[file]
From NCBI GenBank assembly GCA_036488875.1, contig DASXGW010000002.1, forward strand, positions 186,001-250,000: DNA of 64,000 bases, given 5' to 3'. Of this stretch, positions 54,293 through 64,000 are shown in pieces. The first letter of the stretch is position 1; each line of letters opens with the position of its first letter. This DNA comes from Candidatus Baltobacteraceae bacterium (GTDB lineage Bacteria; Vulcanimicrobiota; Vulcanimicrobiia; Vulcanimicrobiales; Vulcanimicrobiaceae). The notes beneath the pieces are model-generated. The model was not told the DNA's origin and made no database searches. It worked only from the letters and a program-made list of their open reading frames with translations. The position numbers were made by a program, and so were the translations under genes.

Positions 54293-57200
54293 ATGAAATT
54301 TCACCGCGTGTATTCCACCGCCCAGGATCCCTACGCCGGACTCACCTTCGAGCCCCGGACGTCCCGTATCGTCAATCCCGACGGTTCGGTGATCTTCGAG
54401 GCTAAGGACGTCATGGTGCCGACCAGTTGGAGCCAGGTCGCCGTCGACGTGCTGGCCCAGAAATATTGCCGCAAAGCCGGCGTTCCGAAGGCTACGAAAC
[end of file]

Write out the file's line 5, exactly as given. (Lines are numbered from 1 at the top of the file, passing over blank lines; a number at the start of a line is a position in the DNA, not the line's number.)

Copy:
54401 GCTAAGGACGTCATGGTGCCGACCAGTTGGAGCCAGGTCGCCGTCGACGTGCTGGCCCAGAAATATTGCCGCAAAGCCGGCGTTCCGAAGGCTACGAAAC